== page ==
Passing

I just threw my two cents into the ring over at the Yahoo Facial Feminization Surgery Group and I imagine I'll take a lot of grief over what I said. I agreed with another member who said that without FFS, it's damn near impossible to pass as female. I've met very few, actually none, that pass without it. That some girls have the nerve to post pre-FFS pics on that group and wonder aloud if they might need FFS is insulting and delusional. Even post-FFS, passing is still very difficult. I'm a perfect example of that. Despite spending nearly $30,000 on the works with one of the top surgeons in the world, I still get "read" as male nearly every single day. For the most part, people are nice and respectful and try to use the right pronouns and such but you can see it in the eyes, the way they do a double take, that they have put two and two together and come up with five.

Look, testosterone is a pretty nasty thing. It does it's job well and unless you start female hormones at puberty or before, it's going to be difficult to pass without some major work being done on your face. The male and female face are just so fundamentaly different that it becomes very difficult to create the illusion of being the other gender. That being said, it doesn't make one any less female, it's just that many of us are kidding ourselves when we think that we look great and that we're passable 100% of the time. In my years of browsing the web and interacting with the queer community, I've come across a few girls who do really, really well and probably never get "read" as male. The rest, well, they are a lot like me, doing the best they possibly can and just trying to get by.



This was taken today and is proof positive that I still look a lot like a guy.

2 comments:

JACQ | June 18, 2008 at 10:57 PM

I disagree with you!!!!! Totally.

nexy | June 21, 2008 at 3:39 PM

"I agreed with another member who said that without FFS, it's damn near impossible to pass as female. I've met very few, actually none, that pass without it. "

while it's true that many trans women benefit from ffs, i know several personally who have never had it and do quite well. i'm not going to try to convince anyone that i pass 100% - i don't. but at some point after transition, i no longer experienced the "you can see it in their eyes" thing. for the most part, people see me and interact with me as a woman.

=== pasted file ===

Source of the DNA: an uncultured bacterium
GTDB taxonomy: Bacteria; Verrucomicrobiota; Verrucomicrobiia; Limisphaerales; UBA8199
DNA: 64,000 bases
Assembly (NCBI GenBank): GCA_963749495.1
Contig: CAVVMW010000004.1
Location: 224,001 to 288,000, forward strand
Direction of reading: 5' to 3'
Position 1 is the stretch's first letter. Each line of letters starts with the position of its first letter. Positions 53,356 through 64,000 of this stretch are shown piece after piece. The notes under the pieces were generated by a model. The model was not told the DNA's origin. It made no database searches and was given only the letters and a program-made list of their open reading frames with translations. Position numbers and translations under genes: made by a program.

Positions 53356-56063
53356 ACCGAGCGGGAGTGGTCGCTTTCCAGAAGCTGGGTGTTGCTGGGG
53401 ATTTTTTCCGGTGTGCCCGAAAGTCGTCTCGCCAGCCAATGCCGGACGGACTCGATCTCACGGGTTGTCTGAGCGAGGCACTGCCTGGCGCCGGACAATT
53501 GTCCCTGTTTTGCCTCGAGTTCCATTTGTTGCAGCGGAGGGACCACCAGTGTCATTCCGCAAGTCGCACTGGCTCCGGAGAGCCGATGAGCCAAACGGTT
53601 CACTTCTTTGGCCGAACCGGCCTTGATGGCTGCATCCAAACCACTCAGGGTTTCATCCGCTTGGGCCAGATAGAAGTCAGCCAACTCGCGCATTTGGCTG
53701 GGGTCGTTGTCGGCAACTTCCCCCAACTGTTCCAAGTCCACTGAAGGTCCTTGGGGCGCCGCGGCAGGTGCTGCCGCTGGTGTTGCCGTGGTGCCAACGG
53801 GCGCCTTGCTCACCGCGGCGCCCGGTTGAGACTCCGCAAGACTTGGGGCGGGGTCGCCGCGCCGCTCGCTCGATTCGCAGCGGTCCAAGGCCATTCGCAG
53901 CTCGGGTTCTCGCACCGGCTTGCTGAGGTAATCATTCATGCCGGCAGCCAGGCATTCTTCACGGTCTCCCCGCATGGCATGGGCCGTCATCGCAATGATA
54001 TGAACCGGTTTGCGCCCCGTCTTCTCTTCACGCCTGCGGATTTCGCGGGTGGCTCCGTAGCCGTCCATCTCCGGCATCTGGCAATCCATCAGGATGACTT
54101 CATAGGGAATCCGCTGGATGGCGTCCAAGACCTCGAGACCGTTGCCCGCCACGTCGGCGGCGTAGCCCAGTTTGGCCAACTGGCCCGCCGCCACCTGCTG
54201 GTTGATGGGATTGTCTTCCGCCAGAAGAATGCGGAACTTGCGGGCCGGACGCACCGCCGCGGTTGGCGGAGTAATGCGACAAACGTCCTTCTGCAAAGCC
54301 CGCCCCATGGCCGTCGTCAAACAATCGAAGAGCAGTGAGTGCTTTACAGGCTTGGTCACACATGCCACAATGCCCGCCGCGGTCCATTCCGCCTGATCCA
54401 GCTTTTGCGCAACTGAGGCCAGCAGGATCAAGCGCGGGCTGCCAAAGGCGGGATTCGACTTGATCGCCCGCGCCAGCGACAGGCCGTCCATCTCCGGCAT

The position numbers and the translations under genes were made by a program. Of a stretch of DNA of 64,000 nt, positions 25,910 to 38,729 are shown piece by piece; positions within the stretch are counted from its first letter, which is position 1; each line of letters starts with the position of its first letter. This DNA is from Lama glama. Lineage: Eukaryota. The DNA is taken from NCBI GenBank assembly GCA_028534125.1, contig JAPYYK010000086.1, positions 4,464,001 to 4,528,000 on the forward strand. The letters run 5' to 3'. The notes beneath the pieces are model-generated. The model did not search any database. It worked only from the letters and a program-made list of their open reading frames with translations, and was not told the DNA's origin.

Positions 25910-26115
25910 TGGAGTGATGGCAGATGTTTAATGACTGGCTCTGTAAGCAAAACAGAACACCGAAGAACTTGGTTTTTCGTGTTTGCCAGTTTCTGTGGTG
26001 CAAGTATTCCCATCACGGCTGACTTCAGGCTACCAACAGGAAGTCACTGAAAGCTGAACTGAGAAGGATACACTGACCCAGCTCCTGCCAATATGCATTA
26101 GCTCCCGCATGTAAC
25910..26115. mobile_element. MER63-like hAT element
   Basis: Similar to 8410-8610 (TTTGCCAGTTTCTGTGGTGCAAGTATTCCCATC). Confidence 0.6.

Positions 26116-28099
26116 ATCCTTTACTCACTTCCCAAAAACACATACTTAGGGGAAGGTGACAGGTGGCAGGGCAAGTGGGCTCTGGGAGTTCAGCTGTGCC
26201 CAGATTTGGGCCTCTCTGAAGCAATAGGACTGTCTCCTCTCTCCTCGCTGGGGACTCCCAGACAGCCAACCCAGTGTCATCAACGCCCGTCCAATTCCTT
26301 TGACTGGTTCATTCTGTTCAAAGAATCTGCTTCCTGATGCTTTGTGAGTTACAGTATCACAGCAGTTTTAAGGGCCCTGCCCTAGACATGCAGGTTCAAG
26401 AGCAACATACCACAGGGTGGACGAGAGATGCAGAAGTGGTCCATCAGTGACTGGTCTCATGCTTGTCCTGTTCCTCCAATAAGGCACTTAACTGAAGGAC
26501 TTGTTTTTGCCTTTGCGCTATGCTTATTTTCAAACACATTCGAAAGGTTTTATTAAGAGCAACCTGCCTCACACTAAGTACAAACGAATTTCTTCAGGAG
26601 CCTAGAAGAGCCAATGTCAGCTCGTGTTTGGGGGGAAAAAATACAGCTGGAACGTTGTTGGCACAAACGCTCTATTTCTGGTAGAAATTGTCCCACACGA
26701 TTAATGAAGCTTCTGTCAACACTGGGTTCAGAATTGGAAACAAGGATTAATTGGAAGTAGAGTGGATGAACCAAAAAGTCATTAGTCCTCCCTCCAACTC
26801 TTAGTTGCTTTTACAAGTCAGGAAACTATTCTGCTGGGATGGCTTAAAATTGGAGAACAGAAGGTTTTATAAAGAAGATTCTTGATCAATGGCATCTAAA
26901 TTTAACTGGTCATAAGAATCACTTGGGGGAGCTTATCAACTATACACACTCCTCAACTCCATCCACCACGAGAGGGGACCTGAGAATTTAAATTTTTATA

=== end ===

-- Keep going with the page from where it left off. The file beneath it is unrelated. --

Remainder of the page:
i look at myself in the mirror, and can pick apart every little detail that outs me as born male, but apparently, it's not that obvious to even the people i work with every day.

you'd think that as a trans women, i'd be more able to clock other trans women. in the pink pistols group i belong to, there's a lesbian women who i've seen at least once a month for a year - at the range, in the coffee house afterwards, the occasional dinner, etc. i was taken totally by surprise when i found out she was trans just last month. i had no clue. and she, like me, never had ffs.

for me, integration back into society took a lot of time. it wasn't until after grs, that i felt comfortable that i wouldn't be clocked at every turn. but you know, i'm not so sure it was any significant change with my appearance. it was more just being comfortable with myself. for my trans woman friend i spoke of earlier, she's planning on grs later this year. though she's been fulltime for many, many years.

i believe it's really a matter of how we move through the world, and not physical appearance specifically. though certainly, that is a part of how we move through the world. i believe that after a time, you will find that other clock you less and less.